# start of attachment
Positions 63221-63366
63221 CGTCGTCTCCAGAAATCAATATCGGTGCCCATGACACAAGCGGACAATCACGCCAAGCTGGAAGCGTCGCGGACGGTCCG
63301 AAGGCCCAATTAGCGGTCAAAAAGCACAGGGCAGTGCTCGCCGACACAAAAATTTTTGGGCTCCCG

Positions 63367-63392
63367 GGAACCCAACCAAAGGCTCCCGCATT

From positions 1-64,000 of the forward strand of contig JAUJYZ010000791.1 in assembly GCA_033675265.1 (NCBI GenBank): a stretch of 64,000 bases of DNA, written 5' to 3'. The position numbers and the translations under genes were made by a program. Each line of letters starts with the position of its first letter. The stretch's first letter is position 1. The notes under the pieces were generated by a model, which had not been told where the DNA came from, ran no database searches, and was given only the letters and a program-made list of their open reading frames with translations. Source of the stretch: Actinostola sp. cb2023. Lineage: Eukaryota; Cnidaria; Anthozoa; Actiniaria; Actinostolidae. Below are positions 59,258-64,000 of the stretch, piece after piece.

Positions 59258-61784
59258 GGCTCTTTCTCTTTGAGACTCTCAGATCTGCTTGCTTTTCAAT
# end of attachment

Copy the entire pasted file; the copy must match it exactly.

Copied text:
Positions 63221-63366
63221 CGTCGTCTCCAGAAATCAATATCGGTGCCCATGACACAAGCGGACAATCACGCCAAGCTGGAAGCGTCGCGGACGGTCCG
63301 AAGGCCCAATTAGCGGTCAAAAAGCACAGGGCAGTGCTCGCCGACACAAAAATTTTTGGGCTCCCG

Positions 63367-63392
63367 GGAACCCAACCAAAGGCTCCCGCATT

From positions 1-64,000 of the forward strand of contig JAUJYZ010000791.1 in assembly GCA_033675265.1 (NCBI GenBank): a stretch of 64,000 bases of DNA, written 5' to 3'. The position numbers and the translations under genes were made by a program. Each line of letters starts with the position of its first letter. The stretch's first letter is position 1. The notes under the pieces were generated by a model, which had not been told where the DNA came from, ran no database searches, and was given only the letters and a program-made list of their open reading frames with translations. Source of the stretch: Actinostola sp. cb2023. Lineage: Eukaryota; Cnidaria; Anthozoa; Actiniaria; Actinostolidae. Below are positions 59,258-64,000 of the stretch, piece after piece.

Positions 59258-61784
59258 GGCTCTTTCTCTTTGAGACTCTCAGATCTGCTTGCTTTTCAAT